Reprogramming and restoring Union Station, located just north of the new I-40 and immediately west of the SkyDance bridge, could add an attraction on the south portion of the Core to Shore park. The study notes that the former train depot could also provide a place for a destination restaurant, though it doesn't mention the ongoing struggle to find a tenant for a similar restaurant built in the Myriad Gardens.
Stakeholders were again divided about proceeding with construction of the Core to Shore park in an area surrounded by blight. The original Core to Shore study suggested the area would see retail, office and residential development with construction of a boulevard, new convention center and park.
Those conclusions were later rejected by a national panel of experts convened by the Urban Land Institute. City planners, meanwhile, discovered this past year that developers were not ready to pursue housing in Core to Shore even the offer of a $4.5 million federal grant.
“There are some concerns about building a park with nothing around it, that there would be no eyes on the park, resulting in safety concerns,” Mize said. “There was some support for the ‘If you build it, they will come' strategy, with the understanding that parks can be catalysts for private development.”
Another early assumption — that $30 million should be spent from MAPS 3 to acquire and relocate an electric substation that is east of the proposed Core to Shore park — also was rejected by stakeholders interviewed by the new report's
Study isn't final word
Members of the MAPS 3 convention center citizens' oversight committee applauded much of the report. Larry Nichols, executive chairman of Devon Energy, and former Mayor Kirk Humphreys further questioned planning for a new boulevard.
The report noted Broadway and Robinson both show equal promise as potentially “great streets” or boulevards — a suggestion reiterated by Nichols.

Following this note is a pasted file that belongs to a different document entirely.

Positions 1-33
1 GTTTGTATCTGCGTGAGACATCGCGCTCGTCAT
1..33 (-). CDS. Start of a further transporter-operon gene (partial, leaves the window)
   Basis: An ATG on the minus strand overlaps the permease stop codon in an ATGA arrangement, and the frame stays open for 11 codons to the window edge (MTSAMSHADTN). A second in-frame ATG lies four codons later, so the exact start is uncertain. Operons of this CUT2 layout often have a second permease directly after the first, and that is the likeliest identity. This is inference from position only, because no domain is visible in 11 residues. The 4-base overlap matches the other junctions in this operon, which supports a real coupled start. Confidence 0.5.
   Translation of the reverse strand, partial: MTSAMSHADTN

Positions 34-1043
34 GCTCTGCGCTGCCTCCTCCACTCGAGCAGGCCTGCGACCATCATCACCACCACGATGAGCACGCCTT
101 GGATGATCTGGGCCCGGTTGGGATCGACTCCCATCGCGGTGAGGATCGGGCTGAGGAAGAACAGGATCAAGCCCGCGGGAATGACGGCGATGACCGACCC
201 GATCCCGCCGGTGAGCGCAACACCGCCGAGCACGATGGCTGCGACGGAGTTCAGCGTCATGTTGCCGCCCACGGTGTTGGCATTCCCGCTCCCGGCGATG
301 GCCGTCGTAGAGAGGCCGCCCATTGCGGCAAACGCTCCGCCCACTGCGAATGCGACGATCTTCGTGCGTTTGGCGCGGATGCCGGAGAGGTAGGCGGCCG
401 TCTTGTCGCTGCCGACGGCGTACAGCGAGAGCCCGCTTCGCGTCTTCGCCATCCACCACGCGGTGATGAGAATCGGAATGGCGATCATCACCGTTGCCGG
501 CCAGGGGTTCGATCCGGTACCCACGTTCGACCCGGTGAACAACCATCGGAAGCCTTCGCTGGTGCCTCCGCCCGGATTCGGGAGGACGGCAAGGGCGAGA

Public Works Director Eric Wenger, meanwhile, assured the committee “everything is on the table,” including planning for the new boulevard. But he added a new boulevard may still be needed with increased closure of Reno Avenue for special events.
Mize said the study will not be the final word on any project.
“This is a guideline of potential issues for architects and engineers to consider as they design these three MAPS projects,” Mize said. “The fact of the matter is it provides a broad based matter that needs to be considered.”
Committee pushes for earlier start
Engineers overseeing planning for a new convention center say they're willing to look at hiring a designer for the project earlier than the current schedule of 2014 after continued criticism of the timeline by Mike Carrier, president of the Oklahoma City Convention and Visitors Bureau.
Carrier, a member of the MAPS 3 convention center citizens' oversight committee, has repeatedly warned city staff that by delaying design they are risking the convention center staying relatively empty when its set to open in 2019.
Carrier said meeting planners schedule convention several years in advance and without even a schematic design in hand, he has nothing to sell or book.
Fellow members of the convention center committee were equally insistent that a designer be hired as soon as possible.
Those requests were echoed Wednesday by members of the MAPS 3 citizens group overseeing design of a Core to Shore park, who noted they cannot recommend programming or a design for the park without knowing the layout and plans for the convention center, which will be built immediately north of the park.